To this end, I have been asking Intel to present a road map for years. They were once a common place, but since Skylake, it has a dried species. In recent months, Intel has presented rough road maps with Lake Cascade, Cooper Lake and Lake Ike and future generations. But for the core family it was a bit more difficult. Depending on which analyst you're talking about, a good number will point out some Skylake derivatives as being holding points while problems with 10nm have been sorted out. But still, all we tend to hear about is a faint whisper of a potential code name, which does not mean much.
So imagine my pleasure when we do not get one Intel roadmap in processors, but two. Intel has given us the core roadmap and road map architecture of Atom for future generations.
For the high core architecture, Intel introduces three new names over the next three years. To be very clear here, these are the previous names for the individual core microarchitecture, not the chip, which is an important departure from how Intel previously did things.
Built on 10nm, the Sunny Cove will hit the market in 2019 and offer improved single-threaded performance, new instructions and improved scalability. Intel goes into more detail on Sonny Cobb's microarchitecture, which is in the next section of this article. To avoid doubt, Sonny Cobb will be AVX-512. We believe that these cores, when paired with Gen11 graphics, will be called Lake Ice.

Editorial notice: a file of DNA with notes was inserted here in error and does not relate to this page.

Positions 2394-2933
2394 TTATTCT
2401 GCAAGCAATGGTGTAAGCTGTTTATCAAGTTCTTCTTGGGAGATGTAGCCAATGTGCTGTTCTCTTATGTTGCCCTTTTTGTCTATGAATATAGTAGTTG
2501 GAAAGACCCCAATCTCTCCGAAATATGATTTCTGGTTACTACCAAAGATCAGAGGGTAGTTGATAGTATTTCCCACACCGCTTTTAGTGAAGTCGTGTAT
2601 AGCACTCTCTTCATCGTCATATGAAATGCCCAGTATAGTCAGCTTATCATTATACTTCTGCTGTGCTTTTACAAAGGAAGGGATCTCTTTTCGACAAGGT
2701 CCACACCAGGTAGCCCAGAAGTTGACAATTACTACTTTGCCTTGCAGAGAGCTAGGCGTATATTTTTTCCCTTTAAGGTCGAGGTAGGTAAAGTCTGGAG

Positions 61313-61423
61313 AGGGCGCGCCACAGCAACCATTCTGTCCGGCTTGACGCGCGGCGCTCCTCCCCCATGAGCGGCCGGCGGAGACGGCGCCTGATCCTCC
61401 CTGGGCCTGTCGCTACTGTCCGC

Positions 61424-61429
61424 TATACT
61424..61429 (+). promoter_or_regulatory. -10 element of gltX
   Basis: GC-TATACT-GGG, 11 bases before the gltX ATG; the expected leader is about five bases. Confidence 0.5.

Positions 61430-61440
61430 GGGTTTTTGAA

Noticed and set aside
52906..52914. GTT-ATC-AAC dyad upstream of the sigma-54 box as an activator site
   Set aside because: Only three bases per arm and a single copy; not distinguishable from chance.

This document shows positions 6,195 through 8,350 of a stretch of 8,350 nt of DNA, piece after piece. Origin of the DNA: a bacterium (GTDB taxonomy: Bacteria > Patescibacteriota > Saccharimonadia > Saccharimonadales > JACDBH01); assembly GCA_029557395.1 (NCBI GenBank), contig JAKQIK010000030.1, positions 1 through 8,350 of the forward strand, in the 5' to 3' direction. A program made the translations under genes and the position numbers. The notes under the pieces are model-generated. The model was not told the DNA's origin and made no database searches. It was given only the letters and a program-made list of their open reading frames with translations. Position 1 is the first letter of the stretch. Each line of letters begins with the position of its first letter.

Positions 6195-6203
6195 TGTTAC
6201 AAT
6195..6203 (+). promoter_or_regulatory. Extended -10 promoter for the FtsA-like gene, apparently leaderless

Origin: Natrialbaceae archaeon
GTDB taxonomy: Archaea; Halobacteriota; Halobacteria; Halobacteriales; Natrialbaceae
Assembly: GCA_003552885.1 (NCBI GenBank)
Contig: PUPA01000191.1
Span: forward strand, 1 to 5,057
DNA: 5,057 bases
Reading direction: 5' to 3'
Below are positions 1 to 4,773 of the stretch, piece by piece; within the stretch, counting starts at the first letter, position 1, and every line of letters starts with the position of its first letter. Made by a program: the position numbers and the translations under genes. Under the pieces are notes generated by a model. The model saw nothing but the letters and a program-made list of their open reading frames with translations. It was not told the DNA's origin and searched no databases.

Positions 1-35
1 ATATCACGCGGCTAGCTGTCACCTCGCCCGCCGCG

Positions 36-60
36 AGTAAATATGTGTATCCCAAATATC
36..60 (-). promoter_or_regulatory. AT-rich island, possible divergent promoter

Willow Cove seems to be designing the core in 2020, probably also on 10nm. Intel lists the highlights here as a redesign of the cache (which may be L1 / L2 adjustments), new transistor optimizations (production-based) and other security features, probably referring to further improvements from new class of side attacks.
Round round cove out the triad, and is strongly in that section 2021 on the chart. The process node here is a question mark, but we are expected to see it at 10nm and 7nm. Golden Cove is where Intel adds another slice of serious cake to its plate, with increased performance in individual threads, focusing on AI performance, and potential networks and AI additions to core design. Security features also seem like they are getting a boost.
|Intel Core Microarchitecture|
|The core name||Year||Process node||improvements|
|Skylake||2015||14 nm||One-way performance